Unis not doing in-person teaching shouldn’t charge full fees, says Gavin Williamson

‘We do expect all universities to be moving back to the situation of actually delivering lessons and lectures face-to-face’

Universities that aren’t implementing in-person teaching for the upcoming academic year, shouldn’t be forcing students to pay full tuition fees, Gavin Williamson told Sky News this morning.

“I think if universities are not delivering what students expect, then actually they shouldn’t be charging the full fees,” Gavin Williamson said.

The Education Secretary added that while universities are autonomous institutions, the government has made told them they can return to normality by providing in-person lectures and seminars.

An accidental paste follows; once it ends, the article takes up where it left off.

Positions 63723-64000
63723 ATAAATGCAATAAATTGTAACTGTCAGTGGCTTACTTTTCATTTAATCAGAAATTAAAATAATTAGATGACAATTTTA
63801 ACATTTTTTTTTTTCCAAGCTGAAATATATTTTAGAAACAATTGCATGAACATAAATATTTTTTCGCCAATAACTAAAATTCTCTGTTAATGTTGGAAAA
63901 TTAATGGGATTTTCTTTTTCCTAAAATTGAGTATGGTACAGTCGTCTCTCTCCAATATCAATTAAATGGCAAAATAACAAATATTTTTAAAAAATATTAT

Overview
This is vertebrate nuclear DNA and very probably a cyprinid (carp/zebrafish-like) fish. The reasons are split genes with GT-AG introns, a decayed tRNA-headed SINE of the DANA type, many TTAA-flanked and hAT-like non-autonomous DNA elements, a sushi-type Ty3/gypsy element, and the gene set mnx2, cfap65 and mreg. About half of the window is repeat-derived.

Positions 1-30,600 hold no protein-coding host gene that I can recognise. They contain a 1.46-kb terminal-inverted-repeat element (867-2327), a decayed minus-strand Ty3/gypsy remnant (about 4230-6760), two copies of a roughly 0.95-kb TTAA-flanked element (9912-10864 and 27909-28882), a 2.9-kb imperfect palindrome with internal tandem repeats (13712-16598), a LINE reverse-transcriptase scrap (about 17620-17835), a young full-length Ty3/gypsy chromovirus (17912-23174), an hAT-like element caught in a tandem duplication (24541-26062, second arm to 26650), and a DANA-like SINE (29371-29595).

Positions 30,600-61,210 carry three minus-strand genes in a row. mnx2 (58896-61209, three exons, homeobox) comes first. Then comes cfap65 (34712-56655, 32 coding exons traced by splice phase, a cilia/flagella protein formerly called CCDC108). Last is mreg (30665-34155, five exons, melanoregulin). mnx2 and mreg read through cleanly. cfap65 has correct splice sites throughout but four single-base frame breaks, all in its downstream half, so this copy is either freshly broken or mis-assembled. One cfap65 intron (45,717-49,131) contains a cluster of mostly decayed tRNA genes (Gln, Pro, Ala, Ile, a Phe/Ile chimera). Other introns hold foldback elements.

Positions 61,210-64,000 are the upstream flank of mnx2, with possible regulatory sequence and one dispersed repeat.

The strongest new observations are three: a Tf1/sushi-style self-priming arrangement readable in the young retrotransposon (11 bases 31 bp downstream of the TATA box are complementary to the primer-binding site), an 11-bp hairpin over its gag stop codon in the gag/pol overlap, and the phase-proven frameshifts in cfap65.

“Our direction is clear and we do expect all universities, unless there’s unprecedented reasons, to be moving back to the situation of actually delivering lessons and lectures face-to-face,” Williamson said.

The education secretary also pledged that he would fully support the Office for Students in going after unis “that aren’t delivering enough for students that are paying their fees.”

Students have spent the past year banned from university campuses and subject to online learning with many claiming it hasn’t been good value for money.

Williamson’s comments come as hundreds of thousands of students pick up their A-Level results today.

Half of students will be awarded A or A* grades and more students will attend university than ever before.

Featured image: Credit: Shutterstock / Ian Davidson Photography

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